U.S. Jewish groups respond to World AIDS Day by pushing for more financial support

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new york | “For the sake of our shared humanity, we cannot afford to fail.” So says an open letter to the Jewish community issued by the Religious Action Center of Reform Judaism, together with Reform, Conservative and Reconstructionist Jewish leaders, calling on “synagogues and rabbis to renew and affirm our commitment to ending the AIDS crisis in Africa and elsewhere around the world.”

The letter was issued Dec. 1, the 16th annual World AIDS Day. Jewish groups from across the denominational spectrum are calling on the Jewish community to help fight AIDS in Africa and other places hit hard by the pandemic.

Worldwide, 40 million are infected with AIDS or HIV, the virus that causes AIDS.

“In the case of AIDS, we think that these are preventable deaths. There are few mandates in Judaism as clear as pikuach nefesh, to not stand idly by the blood of your neighbor,” said Ruth Messinger, president and executive director of the American Jewish World Service.

Jewish groups have been involved for the last 15 years in confronting the epidemic, from reaching out to sick community members to working on legislation that would relieve developing nations of their debt so they can use resources on education and health care instead of paying off loans.

AJWS has taken the lead in AIDS relief efforts within the Jewish community. The relief organization spends more than one-third of its $3 million international development and relief budget on AIDS relief programs.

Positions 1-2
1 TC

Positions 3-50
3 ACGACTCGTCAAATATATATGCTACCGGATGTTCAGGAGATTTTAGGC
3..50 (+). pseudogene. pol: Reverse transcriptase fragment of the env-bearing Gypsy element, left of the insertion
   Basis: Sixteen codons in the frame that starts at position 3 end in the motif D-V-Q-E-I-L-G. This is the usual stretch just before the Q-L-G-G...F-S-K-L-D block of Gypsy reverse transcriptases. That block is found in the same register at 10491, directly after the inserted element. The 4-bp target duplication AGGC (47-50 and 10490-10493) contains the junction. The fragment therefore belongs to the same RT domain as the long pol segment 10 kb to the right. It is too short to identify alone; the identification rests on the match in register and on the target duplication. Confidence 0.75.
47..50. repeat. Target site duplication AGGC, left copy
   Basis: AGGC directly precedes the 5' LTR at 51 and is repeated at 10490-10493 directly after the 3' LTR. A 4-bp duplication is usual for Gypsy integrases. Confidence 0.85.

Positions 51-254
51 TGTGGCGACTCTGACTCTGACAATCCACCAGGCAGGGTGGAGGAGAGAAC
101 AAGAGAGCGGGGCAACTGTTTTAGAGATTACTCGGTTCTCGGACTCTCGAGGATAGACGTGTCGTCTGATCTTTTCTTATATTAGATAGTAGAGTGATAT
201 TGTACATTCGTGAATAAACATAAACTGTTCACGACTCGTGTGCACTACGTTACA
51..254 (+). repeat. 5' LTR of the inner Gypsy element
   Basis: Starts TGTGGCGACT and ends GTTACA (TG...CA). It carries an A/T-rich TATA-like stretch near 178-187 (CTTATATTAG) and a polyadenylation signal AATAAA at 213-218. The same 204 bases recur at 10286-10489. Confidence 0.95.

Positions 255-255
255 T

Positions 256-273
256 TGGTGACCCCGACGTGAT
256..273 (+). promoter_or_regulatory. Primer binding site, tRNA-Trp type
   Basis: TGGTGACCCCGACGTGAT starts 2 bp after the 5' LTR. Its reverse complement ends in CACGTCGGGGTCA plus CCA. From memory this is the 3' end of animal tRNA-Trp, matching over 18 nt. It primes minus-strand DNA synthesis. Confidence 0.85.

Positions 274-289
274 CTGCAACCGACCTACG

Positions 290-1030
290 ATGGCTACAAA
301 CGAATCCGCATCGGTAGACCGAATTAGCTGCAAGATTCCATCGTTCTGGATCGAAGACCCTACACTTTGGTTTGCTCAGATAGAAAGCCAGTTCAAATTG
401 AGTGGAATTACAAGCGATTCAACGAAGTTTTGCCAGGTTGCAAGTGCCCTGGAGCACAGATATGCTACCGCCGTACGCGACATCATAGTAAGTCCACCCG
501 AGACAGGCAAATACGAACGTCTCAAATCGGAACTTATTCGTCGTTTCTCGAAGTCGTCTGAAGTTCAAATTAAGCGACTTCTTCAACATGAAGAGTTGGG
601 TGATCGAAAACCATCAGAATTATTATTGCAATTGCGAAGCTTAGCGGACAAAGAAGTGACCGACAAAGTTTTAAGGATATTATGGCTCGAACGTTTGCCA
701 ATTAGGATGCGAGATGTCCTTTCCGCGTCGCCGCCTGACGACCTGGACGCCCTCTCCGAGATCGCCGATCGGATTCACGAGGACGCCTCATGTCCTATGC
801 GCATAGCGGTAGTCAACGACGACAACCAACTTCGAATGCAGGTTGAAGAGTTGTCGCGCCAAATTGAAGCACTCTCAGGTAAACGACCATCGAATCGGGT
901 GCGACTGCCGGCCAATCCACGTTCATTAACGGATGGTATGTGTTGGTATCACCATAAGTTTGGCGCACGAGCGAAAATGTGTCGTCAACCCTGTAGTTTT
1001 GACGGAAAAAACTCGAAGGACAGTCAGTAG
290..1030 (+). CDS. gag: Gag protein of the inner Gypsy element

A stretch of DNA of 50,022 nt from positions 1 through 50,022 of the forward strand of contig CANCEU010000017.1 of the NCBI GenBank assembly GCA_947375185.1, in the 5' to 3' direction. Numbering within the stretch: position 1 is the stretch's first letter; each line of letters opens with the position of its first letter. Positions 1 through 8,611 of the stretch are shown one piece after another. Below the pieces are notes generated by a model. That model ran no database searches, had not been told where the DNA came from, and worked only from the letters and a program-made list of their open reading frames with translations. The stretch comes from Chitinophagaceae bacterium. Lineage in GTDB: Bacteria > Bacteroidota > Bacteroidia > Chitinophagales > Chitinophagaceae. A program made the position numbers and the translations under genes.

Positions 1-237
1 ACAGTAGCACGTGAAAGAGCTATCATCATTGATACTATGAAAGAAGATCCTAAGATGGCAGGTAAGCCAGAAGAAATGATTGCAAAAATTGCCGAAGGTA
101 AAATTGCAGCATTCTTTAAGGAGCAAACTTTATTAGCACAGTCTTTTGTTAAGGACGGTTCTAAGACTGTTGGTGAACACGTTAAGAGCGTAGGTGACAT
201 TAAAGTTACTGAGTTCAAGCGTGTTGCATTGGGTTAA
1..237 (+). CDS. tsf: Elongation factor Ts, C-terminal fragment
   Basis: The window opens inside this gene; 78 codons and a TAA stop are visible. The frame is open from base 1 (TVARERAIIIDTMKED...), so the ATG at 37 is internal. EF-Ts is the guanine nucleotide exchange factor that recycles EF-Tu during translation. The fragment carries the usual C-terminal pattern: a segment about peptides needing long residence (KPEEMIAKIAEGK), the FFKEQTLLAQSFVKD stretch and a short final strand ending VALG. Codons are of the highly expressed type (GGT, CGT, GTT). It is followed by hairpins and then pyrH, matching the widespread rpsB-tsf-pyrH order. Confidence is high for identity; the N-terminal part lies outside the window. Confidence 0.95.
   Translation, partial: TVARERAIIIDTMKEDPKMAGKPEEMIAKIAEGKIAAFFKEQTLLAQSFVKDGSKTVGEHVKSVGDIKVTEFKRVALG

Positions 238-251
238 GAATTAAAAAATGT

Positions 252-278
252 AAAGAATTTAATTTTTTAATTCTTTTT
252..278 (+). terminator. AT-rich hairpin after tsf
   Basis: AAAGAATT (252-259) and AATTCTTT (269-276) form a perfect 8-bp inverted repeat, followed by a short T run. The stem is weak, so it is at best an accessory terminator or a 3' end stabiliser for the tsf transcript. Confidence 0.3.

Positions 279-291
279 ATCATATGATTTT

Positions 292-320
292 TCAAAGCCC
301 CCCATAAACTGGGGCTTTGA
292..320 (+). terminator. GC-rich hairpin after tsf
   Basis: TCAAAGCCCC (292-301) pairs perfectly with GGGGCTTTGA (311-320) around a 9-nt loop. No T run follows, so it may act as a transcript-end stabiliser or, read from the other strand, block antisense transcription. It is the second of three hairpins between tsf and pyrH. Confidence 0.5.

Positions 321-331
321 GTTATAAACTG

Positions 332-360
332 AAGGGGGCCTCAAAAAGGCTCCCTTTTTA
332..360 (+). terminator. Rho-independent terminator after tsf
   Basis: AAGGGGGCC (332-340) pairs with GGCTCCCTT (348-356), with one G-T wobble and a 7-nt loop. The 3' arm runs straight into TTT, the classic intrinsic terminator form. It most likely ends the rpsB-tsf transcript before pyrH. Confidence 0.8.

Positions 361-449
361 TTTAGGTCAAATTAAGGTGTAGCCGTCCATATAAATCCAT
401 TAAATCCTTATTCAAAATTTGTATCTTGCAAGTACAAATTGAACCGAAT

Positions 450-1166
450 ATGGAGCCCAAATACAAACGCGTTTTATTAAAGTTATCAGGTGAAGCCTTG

Over the past three years, AJWS has supported 47 grass-roots organizations that focus on AIDS prevention, education and care.

“We don’t fund large international organizations; we fund on the ground, like a group in Zimbabwe that trains peer educators to alert their peers to the threat of AIDS and the danger of sexually transmitted diseases,” Messinger said.

AJWS helped found the Jewish Coalition, a coalition made up of 18 organizations and congregations in the United States. The coalition works on an advocacy level in Washington to make sure U.S. allocations get to those who need it.

In his State of the Union address last January, President Bush set aside $15 billion over 5 years to fund AIDS relief.  Last week, Congress allocated $2.4 billion for the first year of that commitment.

But all evidence points to the need for increased care, especially among people suffering from HIV and AIDS in poor and developing countries.

The AIDS epidemic has continued to spread since the first case was diagnosed in the early 1980s. According to World Health Organization statistics, 5 million people were newly infected and 3 million people — or about 8,000 a day — died from AIDS this year alone.

In sub-Saharan Africa, where 2.4 million people died of AIDS in 2002, only about 50,000 people are getting treatment, according to UNAIDS, the United Nations program on HIV/AIDS.

Of the 5 million to 6 million people in developing countries who are infected with HIV and need access to drug treatment programs like anti-retroviral care, only 300,000 have access, according to the UNAIDS Web site.

Part of the intent of the Jewish community’s open letter was to make people aware of how seriously the Jewish community is taking the AIDS epidemic, said Rabbi David Saperstein, director of the Religious Action Center.

“Now we hope the letter will be distributed to synagogues and rabbis across the country and lead them to do more educational programs and look for ways to be helpful in expanding the response to this issue,” Saperstein said.

AJWS’s Messenger added, “We follow what we believe are the obligations of Judaism: tikkun olam,” or repairing the world, and an obligation “to reach out to the stranger and to intercede where possible to save a life, which is the case with AIDS.’